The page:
Dear DMC Employees:
I’ve got many special memories at DMC, but none more special than from the farewell parties you hosted the last few weeks.
I experienced my first flash mob at the Surgery Hospital, had a rousing send-off with a wonderful children’s choir and the Tigers’ mascot Paws at Children’s Hospital, and received several very “imaginative” gifts at Harper/Hutzel.
The celebrations ran from the humorous “roast” at Sinai-Grace, to the boisterous campaign rally with the corporate staff at Orchestra Place, to a great video from the team at Huron Valley, to a memorable serenade from Bill Restum and Julia Libcke at RIM (thank God that one’s not on YouTube), to the very personal and emotional goodbye from the staff at Receiving.
And I was very touched when Vanguard CEO Charlie Martin and many of the management team from Nashville came down for the final event.
In saying goodbye, I kept thinking that I’ve spent the best 9 years of my life with this team and it’s really hard to see it end. Many of you understood my decision. You likely joined DMC, not because you thought the job would be easy, but because you had something inside you that made you want to help others.
When I see Detroit’s problems, I just can’t sit by and watch the decline any longer. We have a City a half-step from bankruptcy and the only other candidate with a realistic chance of getting elected has never successfully financially managed anything. His admits this, but promises to “hire someone smart” to figure out the finances if he gets elected.
Can you imagine at my hiring in 2004 when DMC was near bankruptcy, if I had said my turnaround plan was to “hire someone” to help me understand the finances? I hate to think where DMC would be today?
I’ve listened to people tell me I can’t get elected because I’m white. I’ve listened to those same people say if I do get elected, it won’t matter, because most Michiganders won’t ever support Detroit’s recovery because most of our citizens are black.
It can get really demoralizing if you believe that stuff.
But I’ve experienced something they haven’t. I got to work for the last 9 years with a team of 14,000 people who were Black, White, Latino, Asian, Middle Eastern, and every other ethnic group. We worked together to treat patients just as diverse. And working together, we did what most thought was impossible: we succeeded financially by embracing Detroit and building in the City.
I won’t tell you we’ve overcome all America’s racial problems at DMC. But I believe our success has been built around a quality that’s truly inspiring: the great majority of DMC employees see people’s souls first, and see the color of their skin second. I see it every day in our employees as you interact with each other and as you interact with our patients.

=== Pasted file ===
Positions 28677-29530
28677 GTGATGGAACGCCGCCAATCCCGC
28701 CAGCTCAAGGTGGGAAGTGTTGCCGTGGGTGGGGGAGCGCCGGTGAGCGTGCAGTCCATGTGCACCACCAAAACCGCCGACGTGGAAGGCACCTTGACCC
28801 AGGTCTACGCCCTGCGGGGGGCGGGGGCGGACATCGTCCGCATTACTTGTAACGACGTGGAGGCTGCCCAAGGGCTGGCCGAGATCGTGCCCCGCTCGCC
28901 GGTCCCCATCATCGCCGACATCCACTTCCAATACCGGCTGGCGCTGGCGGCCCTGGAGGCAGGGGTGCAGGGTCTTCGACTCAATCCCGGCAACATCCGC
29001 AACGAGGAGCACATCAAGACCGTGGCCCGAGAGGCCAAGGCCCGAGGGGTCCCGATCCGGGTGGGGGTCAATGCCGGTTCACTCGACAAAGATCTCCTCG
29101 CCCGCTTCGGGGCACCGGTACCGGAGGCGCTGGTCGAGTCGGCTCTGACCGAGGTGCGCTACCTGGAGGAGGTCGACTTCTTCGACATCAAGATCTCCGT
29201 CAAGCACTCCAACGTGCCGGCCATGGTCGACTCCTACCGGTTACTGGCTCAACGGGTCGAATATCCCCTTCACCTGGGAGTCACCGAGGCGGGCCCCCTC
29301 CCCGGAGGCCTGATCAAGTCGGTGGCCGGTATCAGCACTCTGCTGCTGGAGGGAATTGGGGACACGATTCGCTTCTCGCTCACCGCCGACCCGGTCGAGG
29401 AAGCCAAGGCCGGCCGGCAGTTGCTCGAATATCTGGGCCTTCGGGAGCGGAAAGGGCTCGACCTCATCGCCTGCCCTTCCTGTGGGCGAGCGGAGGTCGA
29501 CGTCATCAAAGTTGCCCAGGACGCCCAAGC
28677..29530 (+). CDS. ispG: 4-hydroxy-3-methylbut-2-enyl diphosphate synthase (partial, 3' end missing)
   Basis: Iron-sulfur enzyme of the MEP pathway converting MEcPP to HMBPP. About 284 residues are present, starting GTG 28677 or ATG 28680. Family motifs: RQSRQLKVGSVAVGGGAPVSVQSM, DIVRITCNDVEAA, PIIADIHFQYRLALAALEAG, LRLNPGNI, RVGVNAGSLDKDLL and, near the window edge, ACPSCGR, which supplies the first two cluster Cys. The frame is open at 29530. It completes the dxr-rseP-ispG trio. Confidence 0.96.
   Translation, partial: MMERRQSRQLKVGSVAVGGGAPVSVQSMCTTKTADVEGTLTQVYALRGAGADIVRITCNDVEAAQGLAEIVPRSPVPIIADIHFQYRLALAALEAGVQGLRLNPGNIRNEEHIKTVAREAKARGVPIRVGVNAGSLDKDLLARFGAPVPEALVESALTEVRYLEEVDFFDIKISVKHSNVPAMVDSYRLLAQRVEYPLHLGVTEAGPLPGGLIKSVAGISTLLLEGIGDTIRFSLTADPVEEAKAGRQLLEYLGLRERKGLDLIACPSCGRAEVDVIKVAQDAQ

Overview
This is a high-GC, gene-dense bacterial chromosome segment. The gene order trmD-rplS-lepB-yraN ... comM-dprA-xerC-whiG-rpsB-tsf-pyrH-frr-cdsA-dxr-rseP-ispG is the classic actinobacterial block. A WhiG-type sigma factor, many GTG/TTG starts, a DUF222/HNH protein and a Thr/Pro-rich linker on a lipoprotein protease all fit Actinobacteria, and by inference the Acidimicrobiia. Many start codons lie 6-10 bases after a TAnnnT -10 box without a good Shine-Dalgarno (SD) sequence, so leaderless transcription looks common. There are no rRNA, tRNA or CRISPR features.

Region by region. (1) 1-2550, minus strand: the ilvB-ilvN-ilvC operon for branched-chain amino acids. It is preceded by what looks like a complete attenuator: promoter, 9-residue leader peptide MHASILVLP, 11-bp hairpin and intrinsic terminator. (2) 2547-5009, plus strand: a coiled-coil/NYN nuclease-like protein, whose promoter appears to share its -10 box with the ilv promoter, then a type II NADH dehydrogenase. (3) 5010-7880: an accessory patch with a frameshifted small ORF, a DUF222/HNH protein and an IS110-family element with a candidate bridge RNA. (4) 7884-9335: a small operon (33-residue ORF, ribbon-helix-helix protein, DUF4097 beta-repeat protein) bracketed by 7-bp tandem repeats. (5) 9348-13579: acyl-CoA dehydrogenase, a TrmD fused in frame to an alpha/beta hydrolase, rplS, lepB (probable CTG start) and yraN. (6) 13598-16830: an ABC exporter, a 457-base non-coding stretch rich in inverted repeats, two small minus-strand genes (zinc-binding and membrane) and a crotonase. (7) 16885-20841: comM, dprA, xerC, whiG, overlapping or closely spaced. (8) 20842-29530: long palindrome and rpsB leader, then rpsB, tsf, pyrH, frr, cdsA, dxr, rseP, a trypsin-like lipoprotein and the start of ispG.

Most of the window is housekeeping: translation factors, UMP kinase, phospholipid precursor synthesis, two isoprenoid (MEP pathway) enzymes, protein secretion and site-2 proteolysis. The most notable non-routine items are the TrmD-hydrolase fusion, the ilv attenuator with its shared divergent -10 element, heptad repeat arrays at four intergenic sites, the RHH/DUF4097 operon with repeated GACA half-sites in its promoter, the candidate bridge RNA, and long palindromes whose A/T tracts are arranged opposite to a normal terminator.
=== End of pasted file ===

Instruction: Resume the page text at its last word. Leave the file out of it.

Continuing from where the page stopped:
And I can’t help thinking: what if Detroiters and our fellow Michiganders came to see each other as souls first? How much better off would our City and State be if we got past the division and distrust and worked together as true partners?
Is this too far-fetched? I’ve just spent 40 evenings in living rooms all across this City and will do 200 more in 2013. As we talk about how to get the violence down, the streetlights on, and the abandoned houses occupied, I find that in every neighborhood in Detroit, distrust and skepticism melt away . Night after night, they’re replaced by hope and enthusiasm.
We start the night interacting as black and white and end each night relating to each other as people.
This experience is deeply inspiring so, starting tomorrow, I’ll be pursuing this full-time. I’m off the DMC e-mail system, so if you have thoughts or advice you want to share, please write me at (redacted). As always, I’ll do my best to answer every e-mail.
As I write this on New Year’s Eve, Washington is allowing us to head over the fiscal cliff, creating another round of financial problems for hospitals. I’m just really glad that Joe Mullany has taken over as CEO—he’s succeeded every place he’s been. I’m glad he’s keeping our outstanding management team and I’m glad we’re part of a strong national company like Vanguard.
But mostly I’m glad Joe is backed by those truly responsible for DMC’s turnaround—the 14,000 employees who never lost faith in what DMC can be.
I can’t tell you how much your kindness and support has meant to me over the years. I won’t ever forget it.
Happy New Year and God bless you.